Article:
“Interesting,” Ortan said sincerely. All of this was fascinating to him. It was a window into a much larger world that had always existed just beyond the horizon for him, but with the death of his parents and the disappearance of his sister, it was one that he had been thrust headlong into with no primer. He thanked Pelor that he had encountered Dem and that the paladin was so patient and willing to guide him. The few mages he had met in passing during his few years in Marecade seemed to look down their nose at those who lacked knowledge of the mystical; it had seemed to Ortan to be a bit of an exclusive caste.

The morning was bright, and the air crisp, perfect for traveling. Had they been facing a strong wind, or worse, blizzards, the walk would have been far more arduous. If not for the urgency and mission at hand, it would have been, to Ortan, almost pleasant. At the very least, his conversation with Dem helped the time pass and was able to take his mind off of his sister’s peril for a few small spurts of respite. A few more minutes of silence passed before Ortan asked his next question, feeling enough time had passed that it would feel more like a casual conversation than an inquisition. “So, have you been to this Infernal City before?”

“I have, I am less than eager to return, but we must do what we can to find your sister.”
“I appreciate that,” Ortan said. “Infernal City... Doesn’t sound like a fun place.”
“I assure you, it isn’t. I suppose most tieflings would feel right at home there, but I am not most tieflings.” Ortan knew this to be true, though not from personal experience. Dem still remained the only tiefling he had encountered, but he knew from their reputation that Dem was an outlier of his race.

“The city is inhabited by a great deal of my kind, in fact, there are few places in the realm where you will find a larger concentration. This is why we must make haste. There are not many humans in Styrheim, both you and your sister will attract attention… and that could be problematic.”
“Who’s attention is it that we want to avoid?”
“Everyone’s if possible. It’ll be hard to pick out the unsavory types since most wandering the streets of the city have probably had the descriptor applied to them at some point. We should do our utmost to steer clear of the Triarch’s guard in particular if we can help it.”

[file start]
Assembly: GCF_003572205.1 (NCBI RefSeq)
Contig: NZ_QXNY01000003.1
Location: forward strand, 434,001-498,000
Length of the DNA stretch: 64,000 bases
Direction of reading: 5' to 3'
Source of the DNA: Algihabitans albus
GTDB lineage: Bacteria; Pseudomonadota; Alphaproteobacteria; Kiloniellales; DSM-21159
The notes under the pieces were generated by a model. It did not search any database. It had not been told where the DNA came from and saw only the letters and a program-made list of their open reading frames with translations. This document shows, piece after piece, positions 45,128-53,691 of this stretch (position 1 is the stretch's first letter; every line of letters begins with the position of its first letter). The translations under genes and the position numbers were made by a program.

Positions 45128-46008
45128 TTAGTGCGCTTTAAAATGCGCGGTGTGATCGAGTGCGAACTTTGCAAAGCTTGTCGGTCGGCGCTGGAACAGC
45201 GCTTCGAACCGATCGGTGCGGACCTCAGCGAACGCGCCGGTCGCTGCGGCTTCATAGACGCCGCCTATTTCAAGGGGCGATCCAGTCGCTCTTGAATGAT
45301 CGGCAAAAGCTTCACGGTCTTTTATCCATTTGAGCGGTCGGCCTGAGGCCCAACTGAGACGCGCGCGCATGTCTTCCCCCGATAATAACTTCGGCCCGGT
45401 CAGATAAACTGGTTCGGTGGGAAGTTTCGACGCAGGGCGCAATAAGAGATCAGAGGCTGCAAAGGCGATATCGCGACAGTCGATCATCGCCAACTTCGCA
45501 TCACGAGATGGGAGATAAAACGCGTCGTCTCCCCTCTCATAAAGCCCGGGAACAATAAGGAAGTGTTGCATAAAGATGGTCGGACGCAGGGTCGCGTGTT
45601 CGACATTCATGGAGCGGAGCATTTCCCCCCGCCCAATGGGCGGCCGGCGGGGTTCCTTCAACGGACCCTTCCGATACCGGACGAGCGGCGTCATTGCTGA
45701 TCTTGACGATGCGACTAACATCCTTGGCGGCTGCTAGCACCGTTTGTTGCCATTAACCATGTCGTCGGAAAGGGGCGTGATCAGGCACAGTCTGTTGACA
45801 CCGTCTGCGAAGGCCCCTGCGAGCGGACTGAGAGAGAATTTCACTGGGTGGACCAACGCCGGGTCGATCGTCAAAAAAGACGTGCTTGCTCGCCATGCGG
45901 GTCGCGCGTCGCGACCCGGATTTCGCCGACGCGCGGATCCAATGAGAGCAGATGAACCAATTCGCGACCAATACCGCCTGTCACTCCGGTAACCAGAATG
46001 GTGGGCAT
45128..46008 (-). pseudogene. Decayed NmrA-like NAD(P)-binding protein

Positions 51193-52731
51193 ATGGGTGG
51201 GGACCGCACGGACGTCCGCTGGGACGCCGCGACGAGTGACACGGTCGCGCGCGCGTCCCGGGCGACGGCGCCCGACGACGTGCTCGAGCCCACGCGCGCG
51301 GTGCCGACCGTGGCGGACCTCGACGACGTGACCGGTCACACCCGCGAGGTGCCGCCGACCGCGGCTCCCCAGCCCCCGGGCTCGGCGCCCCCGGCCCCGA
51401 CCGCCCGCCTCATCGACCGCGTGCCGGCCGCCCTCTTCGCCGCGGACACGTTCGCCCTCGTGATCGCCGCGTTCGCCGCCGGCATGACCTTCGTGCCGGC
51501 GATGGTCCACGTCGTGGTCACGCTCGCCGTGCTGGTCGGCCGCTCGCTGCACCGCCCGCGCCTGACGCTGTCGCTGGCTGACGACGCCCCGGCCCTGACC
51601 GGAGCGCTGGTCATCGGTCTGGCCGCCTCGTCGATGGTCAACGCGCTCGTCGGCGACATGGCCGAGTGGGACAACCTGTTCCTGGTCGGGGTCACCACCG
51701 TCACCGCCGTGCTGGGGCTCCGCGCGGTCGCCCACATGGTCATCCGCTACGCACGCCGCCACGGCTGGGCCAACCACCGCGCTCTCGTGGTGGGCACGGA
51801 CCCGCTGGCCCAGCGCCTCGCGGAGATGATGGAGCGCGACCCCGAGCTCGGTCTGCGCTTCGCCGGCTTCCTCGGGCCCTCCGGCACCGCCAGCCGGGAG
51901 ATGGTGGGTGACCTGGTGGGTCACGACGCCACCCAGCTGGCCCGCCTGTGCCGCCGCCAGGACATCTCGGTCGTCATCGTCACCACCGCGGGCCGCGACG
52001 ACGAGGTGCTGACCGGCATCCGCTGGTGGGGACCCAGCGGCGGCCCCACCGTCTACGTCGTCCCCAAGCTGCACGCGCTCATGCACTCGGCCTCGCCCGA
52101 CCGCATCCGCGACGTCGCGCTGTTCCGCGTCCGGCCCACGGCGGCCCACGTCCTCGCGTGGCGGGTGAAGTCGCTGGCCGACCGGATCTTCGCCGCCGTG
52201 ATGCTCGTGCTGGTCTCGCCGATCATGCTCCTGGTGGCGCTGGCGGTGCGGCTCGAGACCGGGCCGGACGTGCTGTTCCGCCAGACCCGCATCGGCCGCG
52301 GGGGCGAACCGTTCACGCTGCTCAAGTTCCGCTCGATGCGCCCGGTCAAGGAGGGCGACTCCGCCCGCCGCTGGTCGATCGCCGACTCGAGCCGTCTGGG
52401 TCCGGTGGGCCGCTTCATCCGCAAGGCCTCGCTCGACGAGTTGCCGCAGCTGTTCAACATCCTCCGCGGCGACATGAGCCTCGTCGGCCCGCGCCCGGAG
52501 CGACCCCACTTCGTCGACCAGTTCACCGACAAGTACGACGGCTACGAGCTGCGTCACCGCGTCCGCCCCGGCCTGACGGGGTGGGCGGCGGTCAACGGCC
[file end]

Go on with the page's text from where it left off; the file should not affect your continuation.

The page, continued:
“Triarch?”
Dem’s expression darkened. “Styrheim is ruled by The Triarch, a group of three who rule absolutely. You will see a large palace when we reach Styrheim; they reside there. Their guard garrison is the city’s marshal force. Attracting the attention of the Triarchy is a good way to end up in a cell… or worse.”
“Noted. Let’s try keeping our distance then,” Ortan chuckled, more from nerves than mirth.
“Agreed.”

Several hours passed. Ortan, like a patch of sun-parched ground, absorbed any bit of information Dem was willing to dispense. He tried not to seem overeager and to give the paladin plenty of chances to just enjoy the silence of travel. Ortan was relieved whenever the paladin would offer up conversation unprompted and it made him feel less like a niggling child. Ortan did not think Dem was that much older than he was, but he couldn’t help but draw comparisons between the tiefling and his father.

Ortan had driven his father to his wit’s end with much less when he was a child. His father wasn’t really a gentle man, and could not suffer his insistent questioning for long. Ultimately, Ortan’s nagging would resolve with a solid “that’s just the way it is,” said as firmly as a door closing. Ortan knew his Father had loved him, but it remained largely unspoken, as did most things the man thought. Dem, on the other hand, seemed willing to answer any question Ortan posed, though he did not have an answer for all of them.

The conversation made the time pass relatively quickly, and there was still a bit of daylight left before Dem brought them up to the opening of a cave.
“This is where we say goodbye to the sun for the remainder of our trip. We will move underground from here forth.” Ortan fished around in his bag for a torch and begin to try to light it when Dem held up a hand. The tiefling removed his shield from where he had it strapped to his back and held it in front of him. It was the same shield Ortan had seen the other day upon waking, emblazoned with the image of the rising sun cresting the horizon. It glittered and gleamed in the sunlight. Wait, no. It was glowing with a light of its own as if the graven image etched into his shield held a portion of the solar flame. Dem ducked inside the cave and at once their path was illuminated.

“Ok, that’s pretty cool,” Ortan said.
“Perks of serving the sun god,” Dem said with a chuckle and a wink as they made their way into the cave and beneath the mountain.

The Mountain’s Maw – Part 6: Den of Sin

The small tiefling boy led the company through the streets of Styrheim for what, to Jesali, seemed like ages. Her eyes had begun to adjust to the relative blackness of the city, but she still feared that were she to lose sight of her party now, she would have no idea how to make her way back to the city gates.